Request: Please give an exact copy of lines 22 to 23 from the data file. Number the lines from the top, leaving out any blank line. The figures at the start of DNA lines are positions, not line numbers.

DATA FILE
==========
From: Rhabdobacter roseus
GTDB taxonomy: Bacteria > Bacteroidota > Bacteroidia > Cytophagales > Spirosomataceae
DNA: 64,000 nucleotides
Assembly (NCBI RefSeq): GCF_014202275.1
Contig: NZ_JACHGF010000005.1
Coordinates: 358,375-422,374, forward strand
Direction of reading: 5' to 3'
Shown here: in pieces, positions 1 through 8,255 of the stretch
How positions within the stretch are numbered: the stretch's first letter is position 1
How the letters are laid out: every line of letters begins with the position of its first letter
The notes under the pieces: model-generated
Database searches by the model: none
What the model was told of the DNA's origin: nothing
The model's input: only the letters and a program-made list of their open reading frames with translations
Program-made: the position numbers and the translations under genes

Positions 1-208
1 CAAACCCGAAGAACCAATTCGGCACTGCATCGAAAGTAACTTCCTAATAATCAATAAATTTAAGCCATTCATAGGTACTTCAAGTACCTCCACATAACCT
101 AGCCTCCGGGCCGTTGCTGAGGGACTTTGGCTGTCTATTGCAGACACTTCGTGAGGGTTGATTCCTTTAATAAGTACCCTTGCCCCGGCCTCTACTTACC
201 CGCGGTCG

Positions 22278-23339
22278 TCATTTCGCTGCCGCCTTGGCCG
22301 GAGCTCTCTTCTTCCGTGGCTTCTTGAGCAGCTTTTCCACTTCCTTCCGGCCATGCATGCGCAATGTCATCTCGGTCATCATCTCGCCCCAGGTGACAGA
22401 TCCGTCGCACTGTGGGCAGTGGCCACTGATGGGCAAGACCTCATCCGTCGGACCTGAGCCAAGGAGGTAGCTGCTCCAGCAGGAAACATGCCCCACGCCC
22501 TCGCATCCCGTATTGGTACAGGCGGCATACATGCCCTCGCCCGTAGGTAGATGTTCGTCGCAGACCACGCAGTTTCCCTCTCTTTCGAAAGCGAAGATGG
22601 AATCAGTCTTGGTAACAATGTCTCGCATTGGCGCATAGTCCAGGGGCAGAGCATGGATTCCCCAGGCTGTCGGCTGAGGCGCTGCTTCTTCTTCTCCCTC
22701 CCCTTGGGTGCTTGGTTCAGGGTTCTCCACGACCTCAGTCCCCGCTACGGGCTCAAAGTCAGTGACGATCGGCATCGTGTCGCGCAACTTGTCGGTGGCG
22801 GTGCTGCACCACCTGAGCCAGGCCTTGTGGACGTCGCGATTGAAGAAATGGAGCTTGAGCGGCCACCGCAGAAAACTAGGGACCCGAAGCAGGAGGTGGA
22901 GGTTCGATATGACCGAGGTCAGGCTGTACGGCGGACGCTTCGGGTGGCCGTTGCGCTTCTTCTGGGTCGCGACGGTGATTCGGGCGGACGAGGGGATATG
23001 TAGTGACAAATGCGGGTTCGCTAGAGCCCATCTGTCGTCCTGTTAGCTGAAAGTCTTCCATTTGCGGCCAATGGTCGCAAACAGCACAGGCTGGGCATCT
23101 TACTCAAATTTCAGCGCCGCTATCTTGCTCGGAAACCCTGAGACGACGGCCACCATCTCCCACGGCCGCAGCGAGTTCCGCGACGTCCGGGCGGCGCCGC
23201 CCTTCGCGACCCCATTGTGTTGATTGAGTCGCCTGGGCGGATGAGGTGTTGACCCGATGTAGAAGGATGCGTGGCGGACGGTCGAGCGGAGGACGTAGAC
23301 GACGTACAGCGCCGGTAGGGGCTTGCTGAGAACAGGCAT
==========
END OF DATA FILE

22301 GAGCTCTCTTCTTCCGTGGCTTCTTGAGCAGCTTTTCCACTTCCTTCCGGCCATGCATGCGCAATGTCATCTCGGTCATCATCTCGCCCCAGGTGACAGA
22401 TCCGTCGCACTGTGGGCAGTGGCCACTGATGGGCAAGACCTCATCCGTCGGACCTGAGCCAAGGAGGTAGCTGCTCCAGCAGGAAACATGCCCCACGCCC